Dead Letters – Michael Santiago

I had become my father. Another alcoholic destined down a dark road of desperation. Rife with self-loathing, destitution, and despondency. A dissolute barfly full of contradictory, yet melancholic thoughts. My everyday was my yesterday. Nothing ever changed. Maybe because I was not ready for it to change.

So, once again, I found myself at The Maw, the dankest bar in the middle of fucking nowhere Nebraska. I was nine shots in, placing my forehead ever so gently on the edge of the bar. Mind was rattled like a birdcage, and my head was pounding. Couldn’t think straight. Couldn’t see straight. Suddenly, some asshole decided to slam his drink down with such vigor I shot right up, snapping me out of my hypnotized, somber state.

Glancing at the clock, I could sense that the horrid wailing of grunge would soon overcome the speakers, which were conveniently located above my head.

“Right on cue, here comes the banshees howling away,” Cyrus affirmed as the music began to play.

The music blared through the busted speakers as all the “outstanding citizens” got locked into a hypnotic frenzy. Banging their heads to every thud. Slamming their fists to every scream. This scene grew tiresome by the minute and I wanted out. The music was loud enough to reanimate every corpse in the morgue two blocks from here. If for nothing more than to remind these degenerates that rest in peace meant something.

“Why the fuck do I come here? And why does this shithole play the same obnoxious band every single night,” I said.

Reaching for my car keys, I pushed myself up with both palms clasped onto the stool. That final push reconfirmed that I had accomplished my mission – to reach oblivion. Stumbling from one end of the bar to the other, I found my head swaying from side to side. This was something I had gotten good at. Getting so drunk I couldn’t even feel my legs propelling me forward. Well, the hard truth is that I wouldn’t leave until I got to this point, so part of me was cognizant to this self-inflicted, tortuous routine.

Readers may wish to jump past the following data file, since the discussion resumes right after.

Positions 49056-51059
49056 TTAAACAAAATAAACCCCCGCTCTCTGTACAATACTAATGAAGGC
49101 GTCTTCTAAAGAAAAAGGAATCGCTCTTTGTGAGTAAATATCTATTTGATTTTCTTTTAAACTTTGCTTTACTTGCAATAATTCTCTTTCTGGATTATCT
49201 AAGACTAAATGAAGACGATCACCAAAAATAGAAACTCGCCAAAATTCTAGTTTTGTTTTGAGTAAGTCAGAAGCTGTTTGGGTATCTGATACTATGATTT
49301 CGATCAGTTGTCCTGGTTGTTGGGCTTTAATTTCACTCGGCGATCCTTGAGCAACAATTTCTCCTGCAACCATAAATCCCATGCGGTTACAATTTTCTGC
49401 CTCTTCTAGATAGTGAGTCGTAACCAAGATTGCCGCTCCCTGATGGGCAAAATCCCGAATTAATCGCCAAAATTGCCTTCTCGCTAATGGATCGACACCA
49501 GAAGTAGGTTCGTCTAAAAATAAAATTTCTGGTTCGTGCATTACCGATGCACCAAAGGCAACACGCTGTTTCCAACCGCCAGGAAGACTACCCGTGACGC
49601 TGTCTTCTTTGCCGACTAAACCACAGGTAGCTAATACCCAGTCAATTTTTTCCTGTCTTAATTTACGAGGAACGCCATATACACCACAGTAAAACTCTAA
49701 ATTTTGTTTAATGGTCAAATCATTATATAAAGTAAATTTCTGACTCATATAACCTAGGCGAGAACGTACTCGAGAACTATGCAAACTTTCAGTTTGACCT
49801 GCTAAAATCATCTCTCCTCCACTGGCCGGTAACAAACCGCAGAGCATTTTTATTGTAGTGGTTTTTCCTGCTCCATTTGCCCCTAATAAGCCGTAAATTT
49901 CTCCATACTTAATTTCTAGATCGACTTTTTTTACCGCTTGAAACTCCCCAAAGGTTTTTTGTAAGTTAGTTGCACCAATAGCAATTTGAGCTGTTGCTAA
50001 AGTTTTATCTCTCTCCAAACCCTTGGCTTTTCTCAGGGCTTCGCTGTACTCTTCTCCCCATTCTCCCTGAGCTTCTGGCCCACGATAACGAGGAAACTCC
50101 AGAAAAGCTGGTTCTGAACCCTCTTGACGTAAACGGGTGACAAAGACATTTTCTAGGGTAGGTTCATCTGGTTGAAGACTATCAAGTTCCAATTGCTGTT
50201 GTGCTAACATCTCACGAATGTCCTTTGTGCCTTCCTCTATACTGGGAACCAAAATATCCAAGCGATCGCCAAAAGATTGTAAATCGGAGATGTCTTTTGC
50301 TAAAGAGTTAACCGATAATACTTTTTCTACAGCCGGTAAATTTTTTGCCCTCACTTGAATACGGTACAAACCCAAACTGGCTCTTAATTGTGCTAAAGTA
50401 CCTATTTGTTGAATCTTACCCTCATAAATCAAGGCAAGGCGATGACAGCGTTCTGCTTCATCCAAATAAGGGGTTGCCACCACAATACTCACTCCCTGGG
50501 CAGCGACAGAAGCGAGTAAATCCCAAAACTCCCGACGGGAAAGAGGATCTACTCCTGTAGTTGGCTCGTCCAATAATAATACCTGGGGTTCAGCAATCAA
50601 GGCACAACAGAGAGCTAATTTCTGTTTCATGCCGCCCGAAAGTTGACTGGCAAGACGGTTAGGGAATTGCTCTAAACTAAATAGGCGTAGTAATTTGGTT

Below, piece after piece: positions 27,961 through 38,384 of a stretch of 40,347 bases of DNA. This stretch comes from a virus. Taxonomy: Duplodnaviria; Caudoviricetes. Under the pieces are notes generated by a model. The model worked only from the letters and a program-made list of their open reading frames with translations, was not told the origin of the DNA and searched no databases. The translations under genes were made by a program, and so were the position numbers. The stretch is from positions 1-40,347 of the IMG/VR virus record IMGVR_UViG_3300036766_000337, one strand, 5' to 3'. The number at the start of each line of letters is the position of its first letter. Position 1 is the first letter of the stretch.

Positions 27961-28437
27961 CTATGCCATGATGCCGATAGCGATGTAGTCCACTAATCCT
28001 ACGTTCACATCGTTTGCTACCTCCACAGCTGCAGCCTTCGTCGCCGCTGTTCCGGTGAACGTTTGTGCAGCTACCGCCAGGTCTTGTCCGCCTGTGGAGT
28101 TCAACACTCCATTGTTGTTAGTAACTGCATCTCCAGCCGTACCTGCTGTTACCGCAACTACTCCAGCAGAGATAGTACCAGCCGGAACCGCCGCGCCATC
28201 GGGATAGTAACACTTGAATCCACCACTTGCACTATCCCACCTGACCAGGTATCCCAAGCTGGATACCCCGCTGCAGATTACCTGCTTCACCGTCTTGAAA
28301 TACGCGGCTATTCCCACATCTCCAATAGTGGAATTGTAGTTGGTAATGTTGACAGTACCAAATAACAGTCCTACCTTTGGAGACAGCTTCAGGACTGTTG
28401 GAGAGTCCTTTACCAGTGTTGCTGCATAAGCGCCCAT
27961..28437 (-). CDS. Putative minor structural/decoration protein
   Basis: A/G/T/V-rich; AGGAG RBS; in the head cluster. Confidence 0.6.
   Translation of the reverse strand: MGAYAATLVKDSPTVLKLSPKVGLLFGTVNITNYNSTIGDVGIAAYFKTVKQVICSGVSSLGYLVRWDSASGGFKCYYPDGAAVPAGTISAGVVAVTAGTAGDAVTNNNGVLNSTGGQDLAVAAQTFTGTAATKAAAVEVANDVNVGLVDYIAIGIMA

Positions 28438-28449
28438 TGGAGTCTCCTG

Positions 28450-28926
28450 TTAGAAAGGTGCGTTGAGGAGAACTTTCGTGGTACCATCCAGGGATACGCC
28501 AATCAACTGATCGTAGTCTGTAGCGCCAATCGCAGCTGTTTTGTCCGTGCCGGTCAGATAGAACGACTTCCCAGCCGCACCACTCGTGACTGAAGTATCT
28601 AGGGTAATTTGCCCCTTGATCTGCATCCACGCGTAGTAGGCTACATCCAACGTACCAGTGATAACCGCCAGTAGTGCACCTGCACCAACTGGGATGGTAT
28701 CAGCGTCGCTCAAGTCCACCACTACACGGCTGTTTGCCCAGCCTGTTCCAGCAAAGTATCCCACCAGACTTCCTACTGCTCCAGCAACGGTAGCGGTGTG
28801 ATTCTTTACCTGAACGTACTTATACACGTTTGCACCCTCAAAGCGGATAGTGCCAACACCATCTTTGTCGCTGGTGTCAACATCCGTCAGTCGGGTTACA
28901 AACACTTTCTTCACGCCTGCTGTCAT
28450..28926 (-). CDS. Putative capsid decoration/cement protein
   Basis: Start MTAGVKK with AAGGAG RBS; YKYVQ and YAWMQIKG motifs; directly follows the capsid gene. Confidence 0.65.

As each hand shimmied me closer to the barkeep, the bar seemed to stretch out further and further into eternity.

“Tony, I’ll get the usual,” a woman with auburn locks said.

“Double tequila sunrise?” Tony questioned.

“Hell, make it a triple tonight,” she replied.

“You got it honey,” he said.

How fortunate, the only thing keeping me from paying this tab and getting the fuck out of here is this fiery headed vixen that is impeding my path. So, I shouted, “Love, if you wouldn’t mind moving the fuck along now.”

She turned towards me and began to do one of those slow claps. You know, those claps that showed you how much of an idiot you were. And to be frank, it sobered me up just a tiny bit.

“You’re a real fucking prick, you know that?” she stated with a cold glare.

“So, I’m told. I like to accrue these sort of accolades, you know?” I replied with a drunken grimace.

A blatant unamused look blanketed her face. Tony handed her a drink, and she tossed her hair back, swinging her hips as she walked away. Admiring the curvature, she flipped me off and joined the crowd. Still, I couldn’t help but think she was the most stunning creature in this joint.